Judith Phiri, Business Reporter
THE Government is set to avail part of the money disbursed by the International Monetary Fund (IMF) as Special Drawing Rights (SDR) to prop up the agriculture sector and build the momentum created by the bumper harvest that the country recorded last summer season.
The country last month received the equivalent of US$961 million in SDR from IMF, as part of the US$650 billion the international financial institution distributed to its members. As one of the prioritised expenditure, agriculture is set to benefit from the SDR funds, as the country journeys towards the farming season.
Addressing delegates at the Zimbabwe International Trade Fair (ZITF) Business Conference in Bulawayo last week, Finance and Economic Development Minister Professor Mthuli Ncube said the target will be on export focused activities.
“For utilisation of the SDRs, in order to diversify the agriculture sector, an export revolving fund will be established. The fund will target areas such as floriculture, blueberries and macadamia, among others. Support will also be channelled towards smallholder farmer irrigation schemes,” he said.
Despite the Covid-19 pandemic, the Government projects that the economy will this year grow by 7,8 percent buoyed by a massive 34 percent growth in the agriculture, energy (14 percent), manufacturing (7 percent) and mining sector (5 percent).
In terms of tax incentives, Prof Ncube said there were specific incentives that businesses and potential investors could benefit from in agriculture sector.
“There is an income tax for farmers special deductions. Investors into farming are allowed full deduction of expenditure incurred on fencing, clearing and stumping lands, works for prevention of soil erosion, boreholes, wells, aerial and geophysical surveys and restocking allowance.”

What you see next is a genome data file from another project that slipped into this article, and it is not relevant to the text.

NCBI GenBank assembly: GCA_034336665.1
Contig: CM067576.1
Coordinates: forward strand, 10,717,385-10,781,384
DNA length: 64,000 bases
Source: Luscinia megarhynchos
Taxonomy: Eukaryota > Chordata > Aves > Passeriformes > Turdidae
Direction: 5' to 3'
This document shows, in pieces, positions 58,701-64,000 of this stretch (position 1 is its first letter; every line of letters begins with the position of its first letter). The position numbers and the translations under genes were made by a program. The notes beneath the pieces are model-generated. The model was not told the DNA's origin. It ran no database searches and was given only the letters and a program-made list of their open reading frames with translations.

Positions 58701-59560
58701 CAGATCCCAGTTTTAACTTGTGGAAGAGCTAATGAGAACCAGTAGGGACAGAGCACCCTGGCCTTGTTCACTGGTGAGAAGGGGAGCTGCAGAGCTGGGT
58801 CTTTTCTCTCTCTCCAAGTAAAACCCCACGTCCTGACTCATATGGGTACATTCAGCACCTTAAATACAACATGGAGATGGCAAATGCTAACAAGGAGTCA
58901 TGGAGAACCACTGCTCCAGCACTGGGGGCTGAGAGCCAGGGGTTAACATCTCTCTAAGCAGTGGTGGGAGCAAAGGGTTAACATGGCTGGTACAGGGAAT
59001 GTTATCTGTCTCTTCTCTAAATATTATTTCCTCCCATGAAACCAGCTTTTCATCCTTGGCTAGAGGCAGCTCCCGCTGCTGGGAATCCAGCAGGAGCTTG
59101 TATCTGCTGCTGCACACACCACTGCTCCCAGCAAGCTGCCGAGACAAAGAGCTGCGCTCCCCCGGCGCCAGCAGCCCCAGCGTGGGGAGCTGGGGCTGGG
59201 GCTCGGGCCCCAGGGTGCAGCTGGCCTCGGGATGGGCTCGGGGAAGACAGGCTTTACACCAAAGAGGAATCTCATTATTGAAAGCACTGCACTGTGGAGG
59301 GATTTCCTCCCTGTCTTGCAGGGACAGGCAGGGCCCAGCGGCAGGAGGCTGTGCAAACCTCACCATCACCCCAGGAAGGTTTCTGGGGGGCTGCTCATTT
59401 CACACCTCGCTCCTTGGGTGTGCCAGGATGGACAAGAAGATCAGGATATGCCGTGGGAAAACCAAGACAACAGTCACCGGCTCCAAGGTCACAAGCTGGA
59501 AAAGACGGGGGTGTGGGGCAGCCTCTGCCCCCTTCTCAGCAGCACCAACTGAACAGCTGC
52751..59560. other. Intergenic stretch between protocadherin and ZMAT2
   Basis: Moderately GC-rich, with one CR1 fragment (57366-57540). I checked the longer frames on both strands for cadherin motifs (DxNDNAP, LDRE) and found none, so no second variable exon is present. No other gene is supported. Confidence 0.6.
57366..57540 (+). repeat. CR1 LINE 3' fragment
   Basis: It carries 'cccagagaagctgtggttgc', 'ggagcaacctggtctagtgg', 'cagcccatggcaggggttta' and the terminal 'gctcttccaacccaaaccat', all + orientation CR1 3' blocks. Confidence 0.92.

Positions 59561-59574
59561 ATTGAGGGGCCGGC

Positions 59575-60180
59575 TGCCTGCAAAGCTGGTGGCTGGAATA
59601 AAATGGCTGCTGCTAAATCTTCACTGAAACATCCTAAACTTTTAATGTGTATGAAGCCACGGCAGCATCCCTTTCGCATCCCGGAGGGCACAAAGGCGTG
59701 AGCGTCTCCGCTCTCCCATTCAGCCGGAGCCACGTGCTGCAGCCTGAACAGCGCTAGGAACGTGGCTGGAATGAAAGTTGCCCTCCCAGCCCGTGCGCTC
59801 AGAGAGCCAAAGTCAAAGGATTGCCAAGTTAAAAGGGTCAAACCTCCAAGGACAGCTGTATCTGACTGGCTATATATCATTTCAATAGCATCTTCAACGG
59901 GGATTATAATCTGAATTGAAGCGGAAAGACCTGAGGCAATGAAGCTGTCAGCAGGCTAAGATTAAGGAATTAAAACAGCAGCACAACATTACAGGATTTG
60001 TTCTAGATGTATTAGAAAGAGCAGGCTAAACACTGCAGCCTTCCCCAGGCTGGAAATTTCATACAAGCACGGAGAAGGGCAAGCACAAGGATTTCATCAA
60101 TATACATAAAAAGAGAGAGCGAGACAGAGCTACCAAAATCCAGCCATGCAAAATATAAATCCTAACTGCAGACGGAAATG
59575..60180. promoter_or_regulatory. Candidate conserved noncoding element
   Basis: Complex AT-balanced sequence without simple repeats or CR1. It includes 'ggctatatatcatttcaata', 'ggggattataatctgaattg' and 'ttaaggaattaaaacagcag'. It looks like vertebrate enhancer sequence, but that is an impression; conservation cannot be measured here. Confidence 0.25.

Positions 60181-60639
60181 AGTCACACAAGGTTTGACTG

For customs duty, Prof Ncube said there is a rebate of duty on materials used in the preparation and packaging of fresh produce for export. In terms of the value added tax, he said most farm inputs such as animal feed, animal remedy, fertiliser, plants, seeds and pesticides and equipment or machinery used for agricultural purposes are zero rated for Value Added Tax (TAX) purposes.
“While for deferment of collection of VAT on the importation of capital goods, value added tax can be deferred on some capital equipment for the exclusive use in agricultural sector whose investment generally relies on imported capital.”
Meanwhile, maize deliveries to the Grain Marketing Board (GMB) have surpassed 900 000 tonnes for the period April to date, compared to the 138 000 tonnes of grain received over the same period last year. Notably, authorities are still hopeful of hitting the 1,8 million tonnes target, as more farmers appear to be more confident about the next agricultural season, following the drought that parched the country in 2020.
Grain Marketing Board (GMB) chief executive Mr Rockie Mutenha is on record saying that as the marketing season starts from 1 April of each year to 31 March of the following year, they were well on course as they are still receiving grain from farmers.
He said the ongoing grain intake season was proceeding well compared to the same period last year. The 1,8 million tonnes was what the Government has projected would be delivered to the national solos. But total national production is estimated at 2,8 million tonnes, three times higher than 900 000 tonnes produced a year earlier.